Think the new lieutenant governor deserves a raise. Creates the InnovateOhio office, which will be headed by Jon Husted. He will get an annual salary of $176,426, which is more than the governor makes. (SB 296)

Know a fallen police officer or firefighter. Increases survivor benefits for the families of those who died in the line of duty. (SB296)

Are trying to avoid a ticket. New "Patrol Supporter" specialty license plates are now available, with proceeds going to the Ohio Highway Patrol Auxiliary Foundation. (SB 86)

Are here to help. Grants civil immunity to medical providers who provide emergency medical services as a result of a disaster. (HB 7)

Like to celebrate. October is now Ohio Principals Month; the second week of October is Ohio Covered Bridge Week; SMART Parents Day is Oct. 6, September is We Card Month, Superman Day is June 12; and Jesse Owens Day is Sept. 12. (SB 86)

Want a new license plate. New specialty plates were created, including "Girls on the Run," "Stop Bullying," "Trees 4 Ohio," and "Grandview Heights Schools." (SB 86)

Are in a military family. Allows a person who quit work because of a spouse’s military transfer to be eligible for unemployment compensation. (HB 158)

Have a child in high school. Meeting graduation requirements will remain easier. Extends the alternative graduation pathways for the classes of 2019 and 2020, while state officials once again seek to revise long-term requirements. (HB 491)

Haven’t died yet. Townships that want to reclaim and resell cemetery plots first purchased before 1986 must attempt to contact the owner and, if reached, allow the owner to keep the plot, be offered a different plot, or pay the owner for the plot. (HB 454)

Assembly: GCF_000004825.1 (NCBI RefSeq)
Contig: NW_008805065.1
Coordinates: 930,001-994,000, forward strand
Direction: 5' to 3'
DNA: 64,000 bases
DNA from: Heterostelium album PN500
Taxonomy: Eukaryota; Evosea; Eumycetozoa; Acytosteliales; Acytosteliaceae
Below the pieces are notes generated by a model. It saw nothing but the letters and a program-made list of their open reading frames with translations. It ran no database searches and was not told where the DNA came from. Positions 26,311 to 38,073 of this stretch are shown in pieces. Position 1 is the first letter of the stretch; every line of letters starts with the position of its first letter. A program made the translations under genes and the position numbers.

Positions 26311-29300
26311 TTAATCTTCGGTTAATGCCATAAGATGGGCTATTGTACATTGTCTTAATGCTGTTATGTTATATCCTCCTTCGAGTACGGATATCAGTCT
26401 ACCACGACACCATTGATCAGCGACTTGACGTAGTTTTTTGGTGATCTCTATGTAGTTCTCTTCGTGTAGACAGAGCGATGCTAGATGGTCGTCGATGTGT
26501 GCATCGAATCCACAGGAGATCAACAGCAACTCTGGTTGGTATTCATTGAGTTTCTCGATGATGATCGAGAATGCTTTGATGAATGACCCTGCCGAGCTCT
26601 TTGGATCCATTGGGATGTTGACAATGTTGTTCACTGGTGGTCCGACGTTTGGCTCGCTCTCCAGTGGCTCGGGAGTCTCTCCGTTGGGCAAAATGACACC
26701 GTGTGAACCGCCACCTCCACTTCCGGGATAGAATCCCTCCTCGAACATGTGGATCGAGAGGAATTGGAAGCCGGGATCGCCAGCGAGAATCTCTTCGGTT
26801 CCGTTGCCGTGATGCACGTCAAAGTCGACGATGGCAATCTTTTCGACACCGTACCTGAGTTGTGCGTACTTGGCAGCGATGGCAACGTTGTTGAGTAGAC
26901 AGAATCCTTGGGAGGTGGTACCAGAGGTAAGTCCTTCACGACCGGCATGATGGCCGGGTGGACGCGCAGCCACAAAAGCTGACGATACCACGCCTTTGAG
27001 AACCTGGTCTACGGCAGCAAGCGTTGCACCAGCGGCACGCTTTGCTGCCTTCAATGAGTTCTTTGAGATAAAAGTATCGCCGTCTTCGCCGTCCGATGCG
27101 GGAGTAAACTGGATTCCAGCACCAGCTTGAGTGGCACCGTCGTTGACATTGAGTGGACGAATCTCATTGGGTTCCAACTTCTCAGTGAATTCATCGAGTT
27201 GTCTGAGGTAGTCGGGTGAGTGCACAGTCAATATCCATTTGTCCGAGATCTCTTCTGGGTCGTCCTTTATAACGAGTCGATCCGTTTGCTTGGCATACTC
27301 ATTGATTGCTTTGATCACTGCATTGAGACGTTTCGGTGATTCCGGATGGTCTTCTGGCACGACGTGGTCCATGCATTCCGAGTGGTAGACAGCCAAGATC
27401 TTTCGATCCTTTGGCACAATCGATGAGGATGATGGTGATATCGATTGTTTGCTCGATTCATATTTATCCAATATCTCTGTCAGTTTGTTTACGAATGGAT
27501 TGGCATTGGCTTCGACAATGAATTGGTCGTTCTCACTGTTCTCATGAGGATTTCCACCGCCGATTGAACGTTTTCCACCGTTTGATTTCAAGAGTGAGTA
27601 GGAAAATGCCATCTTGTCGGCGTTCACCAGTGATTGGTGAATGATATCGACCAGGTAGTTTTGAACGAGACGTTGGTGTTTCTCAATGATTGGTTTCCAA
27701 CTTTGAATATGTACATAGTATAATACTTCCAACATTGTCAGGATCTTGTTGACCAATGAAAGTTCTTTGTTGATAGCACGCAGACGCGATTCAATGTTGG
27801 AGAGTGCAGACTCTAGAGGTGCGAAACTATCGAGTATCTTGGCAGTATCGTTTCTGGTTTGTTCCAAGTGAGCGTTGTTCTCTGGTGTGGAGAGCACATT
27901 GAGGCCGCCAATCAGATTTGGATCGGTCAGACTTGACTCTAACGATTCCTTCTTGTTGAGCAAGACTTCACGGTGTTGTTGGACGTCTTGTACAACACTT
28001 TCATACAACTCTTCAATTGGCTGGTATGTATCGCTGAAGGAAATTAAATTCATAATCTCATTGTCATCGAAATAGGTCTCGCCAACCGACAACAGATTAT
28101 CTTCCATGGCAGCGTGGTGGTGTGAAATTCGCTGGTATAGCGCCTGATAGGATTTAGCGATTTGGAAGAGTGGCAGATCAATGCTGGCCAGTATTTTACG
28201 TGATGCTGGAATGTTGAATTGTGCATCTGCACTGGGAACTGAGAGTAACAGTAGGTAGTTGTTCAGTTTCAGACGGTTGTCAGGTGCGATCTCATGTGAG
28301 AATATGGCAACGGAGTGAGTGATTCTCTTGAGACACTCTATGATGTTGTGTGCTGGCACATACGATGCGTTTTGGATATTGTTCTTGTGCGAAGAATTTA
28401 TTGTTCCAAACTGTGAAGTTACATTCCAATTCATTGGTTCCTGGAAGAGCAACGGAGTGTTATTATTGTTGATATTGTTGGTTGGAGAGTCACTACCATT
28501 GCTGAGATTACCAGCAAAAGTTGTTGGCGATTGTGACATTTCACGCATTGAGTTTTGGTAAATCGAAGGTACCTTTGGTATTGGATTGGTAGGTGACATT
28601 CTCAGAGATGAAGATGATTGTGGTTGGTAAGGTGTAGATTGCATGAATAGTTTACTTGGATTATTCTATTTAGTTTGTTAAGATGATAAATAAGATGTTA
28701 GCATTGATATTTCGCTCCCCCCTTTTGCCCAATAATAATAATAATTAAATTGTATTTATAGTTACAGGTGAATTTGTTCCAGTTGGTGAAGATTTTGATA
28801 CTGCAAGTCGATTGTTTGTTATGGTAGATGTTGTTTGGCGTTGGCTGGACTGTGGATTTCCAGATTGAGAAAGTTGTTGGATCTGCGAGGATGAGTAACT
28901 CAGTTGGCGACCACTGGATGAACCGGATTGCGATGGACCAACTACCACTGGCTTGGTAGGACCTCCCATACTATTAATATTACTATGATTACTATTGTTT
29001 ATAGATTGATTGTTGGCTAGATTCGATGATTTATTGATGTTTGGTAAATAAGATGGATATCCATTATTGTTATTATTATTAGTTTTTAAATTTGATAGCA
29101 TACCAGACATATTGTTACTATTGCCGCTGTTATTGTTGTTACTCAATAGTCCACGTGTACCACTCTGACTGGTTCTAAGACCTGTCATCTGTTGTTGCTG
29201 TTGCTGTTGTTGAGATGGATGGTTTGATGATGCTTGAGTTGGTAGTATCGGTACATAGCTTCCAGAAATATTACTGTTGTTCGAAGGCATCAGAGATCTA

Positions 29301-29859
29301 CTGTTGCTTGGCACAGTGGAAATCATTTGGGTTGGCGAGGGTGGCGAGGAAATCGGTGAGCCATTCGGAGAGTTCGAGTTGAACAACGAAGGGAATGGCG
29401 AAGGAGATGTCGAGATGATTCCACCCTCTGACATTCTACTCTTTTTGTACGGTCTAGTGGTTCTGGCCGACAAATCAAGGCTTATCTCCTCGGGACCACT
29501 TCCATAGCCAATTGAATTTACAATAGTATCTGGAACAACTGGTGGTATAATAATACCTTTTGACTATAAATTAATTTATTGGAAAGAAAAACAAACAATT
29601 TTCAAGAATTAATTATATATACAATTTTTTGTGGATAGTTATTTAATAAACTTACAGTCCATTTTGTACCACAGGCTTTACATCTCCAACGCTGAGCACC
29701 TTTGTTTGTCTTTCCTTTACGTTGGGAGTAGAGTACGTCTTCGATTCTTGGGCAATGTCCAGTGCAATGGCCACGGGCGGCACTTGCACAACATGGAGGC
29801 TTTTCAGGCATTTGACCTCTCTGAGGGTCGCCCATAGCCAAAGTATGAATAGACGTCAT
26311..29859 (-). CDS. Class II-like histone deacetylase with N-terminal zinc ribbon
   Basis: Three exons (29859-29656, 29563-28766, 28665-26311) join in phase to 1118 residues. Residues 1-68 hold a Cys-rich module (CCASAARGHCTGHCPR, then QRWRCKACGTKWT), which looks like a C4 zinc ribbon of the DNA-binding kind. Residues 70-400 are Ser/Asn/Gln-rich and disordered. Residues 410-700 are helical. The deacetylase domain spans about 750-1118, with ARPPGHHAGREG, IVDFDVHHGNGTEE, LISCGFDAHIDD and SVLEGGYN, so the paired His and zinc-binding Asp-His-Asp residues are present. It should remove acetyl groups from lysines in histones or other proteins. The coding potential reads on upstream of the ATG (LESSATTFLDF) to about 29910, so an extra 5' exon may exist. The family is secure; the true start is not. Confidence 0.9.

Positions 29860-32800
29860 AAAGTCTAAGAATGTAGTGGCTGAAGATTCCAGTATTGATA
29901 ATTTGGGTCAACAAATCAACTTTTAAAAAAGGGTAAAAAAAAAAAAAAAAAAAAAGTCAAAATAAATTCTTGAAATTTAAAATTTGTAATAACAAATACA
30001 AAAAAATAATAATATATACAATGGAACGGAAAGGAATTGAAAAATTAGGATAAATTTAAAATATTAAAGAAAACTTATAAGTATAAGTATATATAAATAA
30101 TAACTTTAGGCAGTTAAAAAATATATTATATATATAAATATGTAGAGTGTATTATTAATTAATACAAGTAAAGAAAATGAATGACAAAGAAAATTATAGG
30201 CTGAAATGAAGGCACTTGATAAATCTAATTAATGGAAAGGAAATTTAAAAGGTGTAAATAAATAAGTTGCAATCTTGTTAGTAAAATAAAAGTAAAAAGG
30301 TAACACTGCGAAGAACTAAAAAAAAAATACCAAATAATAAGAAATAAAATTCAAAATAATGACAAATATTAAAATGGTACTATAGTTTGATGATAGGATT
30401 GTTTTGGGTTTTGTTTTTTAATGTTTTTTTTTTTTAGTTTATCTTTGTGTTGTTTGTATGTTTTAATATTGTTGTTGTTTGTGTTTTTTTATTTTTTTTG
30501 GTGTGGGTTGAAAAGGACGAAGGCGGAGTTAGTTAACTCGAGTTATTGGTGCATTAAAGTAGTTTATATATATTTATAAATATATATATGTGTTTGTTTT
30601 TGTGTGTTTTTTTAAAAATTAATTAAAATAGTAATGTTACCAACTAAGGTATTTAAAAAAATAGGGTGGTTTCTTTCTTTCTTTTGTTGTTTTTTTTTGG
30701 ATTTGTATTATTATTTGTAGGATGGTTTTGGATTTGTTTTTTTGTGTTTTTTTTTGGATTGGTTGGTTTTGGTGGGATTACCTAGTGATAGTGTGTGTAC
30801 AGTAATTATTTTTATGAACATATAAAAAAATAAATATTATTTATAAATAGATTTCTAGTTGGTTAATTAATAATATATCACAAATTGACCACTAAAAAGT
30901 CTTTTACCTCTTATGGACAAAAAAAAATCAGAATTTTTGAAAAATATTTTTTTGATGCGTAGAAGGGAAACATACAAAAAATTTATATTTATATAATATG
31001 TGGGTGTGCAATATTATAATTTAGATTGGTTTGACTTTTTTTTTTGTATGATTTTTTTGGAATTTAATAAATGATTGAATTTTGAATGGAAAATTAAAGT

Want to host an all-star game. In an effort to help local organizing commissions attract major sporting events, increases to $5 million the amount that can be awarded each year through sports events grants. (HB 531)

Need a notary. Ohioans can get documents notarized online, rather than face-to-face, using video communications technology. (SB 263)

Sell from home. Clarifies state law to distinguish between an illegal pyramid scheme and a direct-sales operation, and brings a violation under the Ohio Consumer Sales Practices Act. A pyramid scheme compensates people primarily from recruiting others into the operation, rather than from sales.

Care about abortion. The most common abortion procedure used during the second trimester of a pregnancy, dilation and extraction, is now illegal. A court challenge is expected. (SB 145)

Want to protect the disabled. Increases the penalties for crimes involving an elderly or disabled person, including pandering obscenity involving a minor and illegal use of a minor in nude material. (HB 68)

Want to carry your drink around. Expands the ability of those to carry alcoholic drinks in designated outdoor refreshment areas to include alcohol purchased from temporary permit holders, as is done at Grove City’s annual Wine and Arts Festival. (HB 522)

Worry about youth suicide. Mandates that school employees get suicide-prevention training every two years. (HB 502)

Believe enough is enough. Increases the penalty for sexual imposition when the offender has been convicted three or more prior sex-related offenses. (HB 96)